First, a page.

This series is about names and animals, intertwined, and me. Well, mostly about me.
And all of it, about spirituality.
How do you touch God? Do you worship, how do you experience it? No matter your words over mine, for your belief system, this is a question about the essence of spirituality.
I touch God through His gifts of beauty and joy through His greatest gift, love. I feel His presence in me, call this touching God. Over the past few years, I'd lost my way. Found it harder and harder to feel Him. Misunderstood much about what I was missing and looking for.
I feel His presence when I wake, and thank Him for my life and loves. I feel His presence in the rain and the sunshine, in flowers. In the touch of the hairdresser's fingers, playing with my hair as she washed and dried it for me. In the electric zing of the touch of my lovers. Their breath on my skin, or the vibrations of their voice in my ear.
I begin, only in very small part, to understand Glory.
My name means bee. From the earliest that I could remember, my daddy called me Doodle Bug. And my favorite game was the tickle bee. This post is about Merry.
Merry is my inner child. Perhaps more indulged than the typical one. I give to her beauty and creation and joy and silliness. I give to her dry shoulders and strong arms encircling me. I give to her the untouched, pure giggly laughter of living enjoyment of life. Merry dances with the rainbows and sees beauty in kitchen gadgets and office supplies and is ever so much the visionary of what treasures can be made from others' trash.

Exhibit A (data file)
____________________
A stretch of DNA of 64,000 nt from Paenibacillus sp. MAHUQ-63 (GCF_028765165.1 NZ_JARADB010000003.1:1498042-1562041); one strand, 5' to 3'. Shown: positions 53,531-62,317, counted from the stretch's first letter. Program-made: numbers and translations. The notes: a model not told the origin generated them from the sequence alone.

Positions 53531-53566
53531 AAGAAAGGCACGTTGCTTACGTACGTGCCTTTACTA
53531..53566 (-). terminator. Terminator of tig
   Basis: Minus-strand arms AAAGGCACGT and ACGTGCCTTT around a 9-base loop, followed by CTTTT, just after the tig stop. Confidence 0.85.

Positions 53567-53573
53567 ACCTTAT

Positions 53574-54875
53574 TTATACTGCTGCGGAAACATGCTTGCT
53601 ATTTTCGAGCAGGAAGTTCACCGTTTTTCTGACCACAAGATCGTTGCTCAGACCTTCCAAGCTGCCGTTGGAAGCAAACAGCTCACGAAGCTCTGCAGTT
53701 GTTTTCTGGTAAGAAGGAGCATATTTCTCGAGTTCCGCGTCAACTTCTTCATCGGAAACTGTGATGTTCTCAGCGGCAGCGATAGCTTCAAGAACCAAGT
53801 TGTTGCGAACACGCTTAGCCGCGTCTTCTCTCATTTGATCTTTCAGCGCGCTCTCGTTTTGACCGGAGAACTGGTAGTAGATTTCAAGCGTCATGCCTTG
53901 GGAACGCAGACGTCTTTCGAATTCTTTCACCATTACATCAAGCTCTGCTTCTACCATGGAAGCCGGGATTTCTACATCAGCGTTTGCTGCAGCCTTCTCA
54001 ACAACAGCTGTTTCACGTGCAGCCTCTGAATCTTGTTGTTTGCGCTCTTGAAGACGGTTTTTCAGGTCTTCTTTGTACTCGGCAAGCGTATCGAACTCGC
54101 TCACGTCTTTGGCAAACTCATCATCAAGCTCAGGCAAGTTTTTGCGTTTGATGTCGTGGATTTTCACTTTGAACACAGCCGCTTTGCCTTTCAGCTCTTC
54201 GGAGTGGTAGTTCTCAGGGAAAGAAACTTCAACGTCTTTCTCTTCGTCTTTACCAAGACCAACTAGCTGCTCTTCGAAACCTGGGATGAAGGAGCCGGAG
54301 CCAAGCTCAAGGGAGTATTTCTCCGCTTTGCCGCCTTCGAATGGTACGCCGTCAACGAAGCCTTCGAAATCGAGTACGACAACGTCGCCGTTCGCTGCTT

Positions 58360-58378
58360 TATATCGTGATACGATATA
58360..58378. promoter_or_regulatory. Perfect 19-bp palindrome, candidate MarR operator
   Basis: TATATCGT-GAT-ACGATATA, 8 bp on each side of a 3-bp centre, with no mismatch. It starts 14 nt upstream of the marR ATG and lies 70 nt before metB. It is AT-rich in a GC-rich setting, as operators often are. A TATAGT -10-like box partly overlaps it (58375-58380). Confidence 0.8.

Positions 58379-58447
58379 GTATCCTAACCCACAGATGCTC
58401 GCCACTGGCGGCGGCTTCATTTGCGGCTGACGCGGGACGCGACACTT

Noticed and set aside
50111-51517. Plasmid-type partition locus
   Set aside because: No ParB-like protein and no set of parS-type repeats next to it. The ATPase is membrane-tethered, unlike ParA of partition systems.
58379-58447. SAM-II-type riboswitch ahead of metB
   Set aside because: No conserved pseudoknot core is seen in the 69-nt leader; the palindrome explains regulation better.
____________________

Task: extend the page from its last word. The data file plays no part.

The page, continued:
Merry's heart breaks when she is sad. Disappointment is earth-shattering. Rejection is death. Anger is terrifying. Merry is around 6.
I can still remember my mother chastising me for "talking like a baby" when I was well beyond the years where that voice was appropriate. That baby voice is the voice of Merry, and one that I still use on occasion.
For a brief time, Merry was given adventures and playtime beyond her simple realm. She was invited to participate in grown up games, using my grown-up body. She learned a kind of physical love far different from the childish tickling games appropriate to her youth. For a very brief time, she had a new daddy. One who loved me, and therefore her, very much. One who held her, made her feel tingly and special. One who comforted her when she was confused or afraid.
But Merry is not one for just anyone to understand or accept. She was hurt dreadfully to know that anything she had done in such a safe place could have been so wrong, so unwelcome. She was sent away, her daddy was taken away, and she once again had only me to hold her, to keep her safe. And her pushy big sister to keep her from peeking out when she should be sleeping.
Merry is safe now. She is accepted and understood by more than just me. She is happy again.
Last night I dreamed. Merry thought it was safe to be out, but in the dream it wasn't, and she was frightened and afraid. This afternoon, she was comforted and soothed and still accepted.
Merry is only one of the many reasons why I may often have trouble speaking. Her voice is distinctive and only heard where she is welcome and known and accepted.